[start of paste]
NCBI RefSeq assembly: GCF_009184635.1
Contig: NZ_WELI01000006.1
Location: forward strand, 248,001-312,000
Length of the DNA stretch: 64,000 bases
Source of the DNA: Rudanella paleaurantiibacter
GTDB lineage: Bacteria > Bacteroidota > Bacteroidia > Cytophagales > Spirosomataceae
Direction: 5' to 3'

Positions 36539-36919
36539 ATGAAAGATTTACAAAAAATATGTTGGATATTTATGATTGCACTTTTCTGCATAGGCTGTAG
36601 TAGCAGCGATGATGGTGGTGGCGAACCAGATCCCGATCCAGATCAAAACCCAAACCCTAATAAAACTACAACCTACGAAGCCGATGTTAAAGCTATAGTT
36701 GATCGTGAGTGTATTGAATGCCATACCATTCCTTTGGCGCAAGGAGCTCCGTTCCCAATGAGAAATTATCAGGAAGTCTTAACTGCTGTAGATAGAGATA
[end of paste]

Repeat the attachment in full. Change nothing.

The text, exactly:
NCBI RefSeq assembly: GCF_009184635.1
Contig: NZ_WELI01000006.1
Location: forward strand, 248,001-312,000
Length of the DNA stretch: 64,000 bases
Source of the DNA: Rudanella paleaurantiibacter
GTDB lineage: Bacteria > Bacteroidota > Bacteroidia > Cytophagales > Spirosomataceae
Direction: 5' to 3'

Positions 36539-36919
36539 ATGAAAGATTTACAAAAAATATGTTGGATATTTATGATTGCACTTTTCTGCATAGGCTGTAG
36601 TAGCAGCGATGATGGTGGTGGCGAACCAGATCCCGATCCAGATCAAAACCCAAACCCTAATAAAACTACAACCTACGAAGCCGATGTTAAAGCTATAGTT
36701 GATCGTGAGTGTATTGAATGCCATACCATTCCTTTGGCGCAAGGAGCTCCGTTCCCAATGAGAAATTATCAGGAAGTCTTAACTGCTGTAGATAGAGATA